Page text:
It should be axiomatic that an insurance company is entitled to determine for itself what risks it will accept, and therefore to know all the facts relative to the applicant’s physical condition. “It has the unquestioned right to select those whom it will insure and to rely upon him who would be insured for such information as it desires as a basis for its determination to the end that a wise discrimination may be exercised in selecting its risks.” (Robinson v. Occidental Life Ins. Co.  (1955) 131 Cal. App. 2d 581, 586 [281 P.2d 39].

When an insurer rescinds a policy of insurance because it was deceived by the insured the beneficiary of the policy will do almost anything to obtain the benefits of the policy. In Ronald Smith, Successor Trustee Under the James W. Coops Trust v. Pruco Life Insurance Company of New Jersey, No. 12-3071-cv (2d Cir. 03/19/2013) the Second Circuit Court of Appeal was asked to overturn the rescission of a life insurance policy.

Ronald Smith appealed the district court’s entry of judgment, following a bench trial, in favor of defendant-appellant Pruco Life Insurance Company of New Jersey (“Pruco”). Smith sought to recover benefits as the beneficiary of a term life insurance policy upon the death of the insured, Michael Coops. Relying on an application for benefits attached to Coops’s policy at the time of delivery, the district court concluded that the policy never became effective because of Coops’s failure to disclose a cancer diagnosis, and that Smith was therefore not entitled to a benefit.  Smith conceded that the application contained information Coops knew to be untrue when the policy was delivered, and that Pruco would not have issued the policy had the information been correct.

Smith alleged that he was the beneficiary of a $1 million insurance policy issued by Pruco on the life of Michael Coops; that Michael Coops had died; and that Smith was therefore entitled to a payment from Pruco of $1 million plus interest from the date of Coops’s death. Following a bench trial the district court entered judgment in favor of Pruco holding it was entitled to rescind the policy because of a material misrepresentation made by Coops in securing the policy and Smith was therefore not entitled to a benefit. Smith now appeals the district court judgment.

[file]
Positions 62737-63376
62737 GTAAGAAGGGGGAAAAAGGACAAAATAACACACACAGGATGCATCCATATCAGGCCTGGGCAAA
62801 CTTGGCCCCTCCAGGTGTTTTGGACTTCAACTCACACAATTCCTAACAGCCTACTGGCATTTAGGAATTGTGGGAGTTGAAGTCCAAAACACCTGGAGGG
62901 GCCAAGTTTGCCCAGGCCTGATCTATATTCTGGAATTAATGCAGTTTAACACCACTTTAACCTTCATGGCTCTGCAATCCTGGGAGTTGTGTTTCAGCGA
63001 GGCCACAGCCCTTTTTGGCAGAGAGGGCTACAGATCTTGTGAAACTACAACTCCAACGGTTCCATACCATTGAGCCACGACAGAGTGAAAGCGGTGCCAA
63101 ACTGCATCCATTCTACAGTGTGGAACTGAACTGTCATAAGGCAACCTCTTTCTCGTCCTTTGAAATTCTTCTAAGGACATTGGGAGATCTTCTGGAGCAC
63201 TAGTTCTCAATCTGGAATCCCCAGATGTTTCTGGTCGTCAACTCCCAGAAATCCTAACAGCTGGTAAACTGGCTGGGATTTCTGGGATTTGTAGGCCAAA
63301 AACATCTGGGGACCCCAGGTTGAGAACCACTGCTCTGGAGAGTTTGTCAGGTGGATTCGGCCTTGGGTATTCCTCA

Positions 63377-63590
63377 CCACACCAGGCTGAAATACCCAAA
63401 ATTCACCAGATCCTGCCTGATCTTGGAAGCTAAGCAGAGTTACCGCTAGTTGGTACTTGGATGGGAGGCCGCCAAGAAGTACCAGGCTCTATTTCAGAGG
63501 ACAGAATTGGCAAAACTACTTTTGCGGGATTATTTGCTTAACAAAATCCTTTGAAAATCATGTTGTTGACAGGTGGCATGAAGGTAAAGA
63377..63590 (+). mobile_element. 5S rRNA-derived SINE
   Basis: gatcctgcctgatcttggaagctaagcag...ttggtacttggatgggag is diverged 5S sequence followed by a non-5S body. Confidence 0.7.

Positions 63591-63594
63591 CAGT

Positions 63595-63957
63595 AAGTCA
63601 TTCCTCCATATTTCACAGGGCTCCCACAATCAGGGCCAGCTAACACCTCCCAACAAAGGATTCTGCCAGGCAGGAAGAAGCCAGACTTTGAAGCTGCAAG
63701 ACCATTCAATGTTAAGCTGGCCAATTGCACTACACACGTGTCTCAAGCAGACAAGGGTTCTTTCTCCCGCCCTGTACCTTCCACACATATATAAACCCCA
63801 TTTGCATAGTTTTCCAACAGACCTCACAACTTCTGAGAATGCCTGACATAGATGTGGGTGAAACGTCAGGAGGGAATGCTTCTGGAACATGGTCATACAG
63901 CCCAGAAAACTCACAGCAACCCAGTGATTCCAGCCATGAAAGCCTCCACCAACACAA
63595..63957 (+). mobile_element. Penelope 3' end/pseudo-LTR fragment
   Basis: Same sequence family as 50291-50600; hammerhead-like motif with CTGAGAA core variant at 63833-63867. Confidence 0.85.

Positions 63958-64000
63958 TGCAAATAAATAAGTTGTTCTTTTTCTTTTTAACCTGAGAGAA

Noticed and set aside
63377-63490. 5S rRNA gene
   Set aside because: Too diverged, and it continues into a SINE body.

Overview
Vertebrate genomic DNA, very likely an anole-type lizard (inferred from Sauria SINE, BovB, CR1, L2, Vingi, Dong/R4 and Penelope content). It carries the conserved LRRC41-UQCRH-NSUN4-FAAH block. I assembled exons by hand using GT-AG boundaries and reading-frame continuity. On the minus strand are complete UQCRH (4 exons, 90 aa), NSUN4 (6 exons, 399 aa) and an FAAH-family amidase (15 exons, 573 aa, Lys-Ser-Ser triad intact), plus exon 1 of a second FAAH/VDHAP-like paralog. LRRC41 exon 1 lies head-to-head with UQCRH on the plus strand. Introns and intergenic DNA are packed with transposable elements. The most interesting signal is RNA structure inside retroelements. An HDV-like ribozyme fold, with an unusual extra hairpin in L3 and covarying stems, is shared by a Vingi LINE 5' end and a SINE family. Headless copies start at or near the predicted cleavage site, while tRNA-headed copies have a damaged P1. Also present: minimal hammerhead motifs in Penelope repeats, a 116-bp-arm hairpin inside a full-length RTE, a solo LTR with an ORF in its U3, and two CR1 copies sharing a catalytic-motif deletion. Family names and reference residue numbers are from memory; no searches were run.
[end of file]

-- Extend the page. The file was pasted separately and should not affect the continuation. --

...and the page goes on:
The material facts were not disputed. Coops applied by telephone for a term life insurance policy from Pruco in July of 2007; a Pruco employee recorded the information Coops provided. On or before September 7, 2007, Coops was diagnosed with Stage IV colon cancer. Subsequently, on September 29, 2007, Pruco delivered the life insurance policy to him. The policy contained the following statement: “This policy and any attached copy of an application, including an application requesting a change, form the entire contract.”

Coops was presented with two copies of the application when the policy was delivered to him on September 29, 2007. The first was physically attached to the policy; the second was not. Coops made two changes to the latter copy, first correcting an error in his billing address, and second, signing and dating the application, thereby attesting that: (1) “[t]o the best of [his] knowledge and belief, the statements in [the] application [were] complete, true and correctly recorded,” and (2) he would “inform the Company of any changes in [his] health, mental or physical condition, or of any changes to any answers on [the] application, prior to or upon delivery of [the] policy. A representative of Pruco also signed that copy of the application. Pruco retained the signed and amended version of the application, while Coops retained the version that was attached to his policy.

Coops never informed Pruco of his cancer diagnosis or treatment or attempted to amend or supplement the information in the application, which indicated that he had not been diagnosed with cancer. The parties agreed that Pruco issued the policy only because it did not know of the diagnosis prior to, or at the time of, delivery on September 29, 2007. Coops paid premiums until he died on April 28, 2009. Following his death, Pruco learned for the first time that Coops had been diagnosed with colon cancer before the policy was delivered. Pruco rescinded the policy, relying on New York law that permits an insurer to rescind an insurance policy ab initio (from its inception) if the insured made a material misrepresentation when he or she secured the policy. It denied Smith’s claim for a death benefit and returned Coops’s premium payments.